Wags 'n' Kisses Dog Training

Professional Dog Training and Boarding in Wilmington, Ohio

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When Doggie Daycare isn't an option

Posted by realdogtraining on April 15, 2014 at 10:30 AM Comments comments (0)

Doggie Daycare sounds like a great option, but for many it is not.  Don't worry, though, it is likely that you can find something that fulfills the needs of both you and your dog toward a happy pup and a healthy relationship. 

DoggieDaycare Alternatives

Many dogs will not benefit from a group play environment. Many factors are considered when a dog is evaluated, such as energy level, age, socialization, and level of anxiety.  Not only do we have to consider these factors in the dog being evaluated, but also the dogs already attending daycare.

DoggieDaycare should be socially and physically beneficial to all dogs involved.  The dogs that do well are generally dogsthat, from an early age ( 3 – 4 months old), attend group play and have many positive social interactions with dogs outside of the family dogs living at home.  These dogs tend to be outgoing,confident, not dominant and not excessively submissive.  Though nurture has quite a bit to do withthese factors, the breed and genetics also make a difference.

In the end,if your dog is not a good candidate for group play, it does not mean it has abehavior problem or that it is a “bad” dog. On the contrary, some of the best dogs that are most bonded with their owners do not benefit from group play settings. There are many alternatives to fulfill the much needed mental and physical activity that keeps a dog healthy and happy.  More often than not, human interactions are abetter reward than playtime with other dogs, anyway.  If you need to have your dog stay with us for the afternoon, we are still happy to accommodate in a non-group setting.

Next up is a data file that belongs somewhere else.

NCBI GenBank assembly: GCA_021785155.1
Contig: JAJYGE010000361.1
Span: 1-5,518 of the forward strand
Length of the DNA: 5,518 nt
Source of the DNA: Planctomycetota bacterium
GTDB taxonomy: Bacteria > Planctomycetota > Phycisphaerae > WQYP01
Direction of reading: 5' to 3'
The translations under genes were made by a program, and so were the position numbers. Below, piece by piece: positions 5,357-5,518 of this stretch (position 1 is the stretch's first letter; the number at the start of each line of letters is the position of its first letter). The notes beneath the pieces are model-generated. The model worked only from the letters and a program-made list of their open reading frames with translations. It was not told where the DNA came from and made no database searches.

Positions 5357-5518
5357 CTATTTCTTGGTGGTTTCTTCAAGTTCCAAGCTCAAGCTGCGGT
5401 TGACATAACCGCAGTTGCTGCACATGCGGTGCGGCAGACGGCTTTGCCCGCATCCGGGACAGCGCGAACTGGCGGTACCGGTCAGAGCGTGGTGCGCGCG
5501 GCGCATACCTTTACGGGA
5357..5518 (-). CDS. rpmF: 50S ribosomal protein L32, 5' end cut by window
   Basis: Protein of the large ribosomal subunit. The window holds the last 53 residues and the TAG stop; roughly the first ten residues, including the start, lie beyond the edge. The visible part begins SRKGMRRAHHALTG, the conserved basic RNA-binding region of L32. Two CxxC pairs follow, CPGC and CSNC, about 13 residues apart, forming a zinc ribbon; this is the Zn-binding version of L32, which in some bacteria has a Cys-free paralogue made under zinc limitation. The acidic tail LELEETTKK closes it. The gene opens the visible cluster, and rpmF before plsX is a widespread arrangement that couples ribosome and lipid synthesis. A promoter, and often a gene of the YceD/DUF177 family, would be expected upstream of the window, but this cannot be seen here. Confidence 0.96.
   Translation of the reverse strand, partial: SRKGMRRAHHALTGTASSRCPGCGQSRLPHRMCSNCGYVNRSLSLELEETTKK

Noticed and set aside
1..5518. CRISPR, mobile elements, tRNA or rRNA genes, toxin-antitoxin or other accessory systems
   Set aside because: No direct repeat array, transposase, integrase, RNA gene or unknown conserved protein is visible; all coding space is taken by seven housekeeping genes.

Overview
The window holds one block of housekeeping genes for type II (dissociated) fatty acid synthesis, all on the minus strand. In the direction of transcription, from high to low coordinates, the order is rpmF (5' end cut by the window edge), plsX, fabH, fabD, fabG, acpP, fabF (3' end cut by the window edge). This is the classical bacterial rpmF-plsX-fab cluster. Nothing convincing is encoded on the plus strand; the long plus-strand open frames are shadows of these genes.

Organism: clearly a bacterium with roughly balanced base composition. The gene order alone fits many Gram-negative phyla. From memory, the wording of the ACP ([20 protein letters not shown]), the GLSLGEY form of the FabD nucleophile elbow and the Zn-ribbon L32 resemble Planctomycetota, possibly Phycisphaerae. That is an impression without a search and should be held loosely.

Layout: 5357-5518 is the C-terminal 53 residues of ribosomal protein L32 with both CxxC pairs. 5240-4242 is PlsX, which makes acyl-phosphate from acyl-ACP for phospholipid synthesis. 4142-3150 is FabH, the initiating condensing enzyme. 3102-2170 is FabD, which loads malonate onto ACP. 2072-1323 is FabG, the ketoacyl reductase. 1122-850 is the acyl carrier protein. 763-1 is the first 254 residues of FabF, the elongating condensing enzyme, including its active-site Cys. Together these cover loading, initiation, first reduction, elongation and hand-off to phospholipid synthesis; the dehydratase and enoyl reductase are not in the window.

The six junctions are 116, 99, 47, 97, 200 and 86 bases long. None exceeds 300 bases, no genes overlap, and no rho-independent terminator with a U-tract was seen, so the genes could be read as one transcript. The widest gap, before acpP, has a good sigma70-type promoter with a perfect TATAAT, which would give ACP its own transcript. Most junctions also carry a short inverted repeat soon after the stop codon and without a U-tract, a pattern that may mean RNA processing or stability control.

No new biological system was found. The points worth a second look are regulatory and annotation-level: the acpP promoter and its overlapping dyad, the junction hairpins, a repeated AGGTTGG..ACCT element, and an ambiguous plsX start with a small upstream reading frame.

There are many other ways that can help you build a better and more active relationship with your dog as well as give the mental and physical stimulation that keeps them happy and healthy.

A few examples include:

Rally Obedience: If you think obedience sounds boring, you haven’t seen Rally O!  There are signs to help you know exactly whatto do.  You can talk and encourage your dog through the exercises.   Best of all, you aren’t expected to have your dog off leash until Advanced Rally O.  It is truly a sport filled with people anddogs that just want to have fun!

Agility:  Agility requires some basic obedience, such as a good recall and a good "stay" command, but it can be a fun and active sport for both you and your dog.  You do not have to compete to have fun.  Many do not.  You can also find plans on the internet to easily and cost-effectively build your own equipment.

 

Pet Therapy:  This can be a very rewarding way to helpothers while bonding with your dog.  It requires some obedience, but through the training experience, you and your dog learn effective communication and community service.  This is often a nice job for a laid back, less energetic dog that loves to go places and be a part of a group.  Clover Canine 4-H club in Warren County has aprogram to teach owners and certify dogs through the AKC recognized DeltaSociety.  Visit  http://4hpetpals.osu.edu/ or http://clovercanines.webs.com.

 

 

These are just a few ideas to get started.  Hiking, Boating, Daily walks, Frisbee,Flyball, and Freestyle are also great ways to interact and mentally stimulate your pampered pooch.  Not every activity is best for every dog, so choose something that best fits the personality of your dog and give it a try.  You may just have a blast!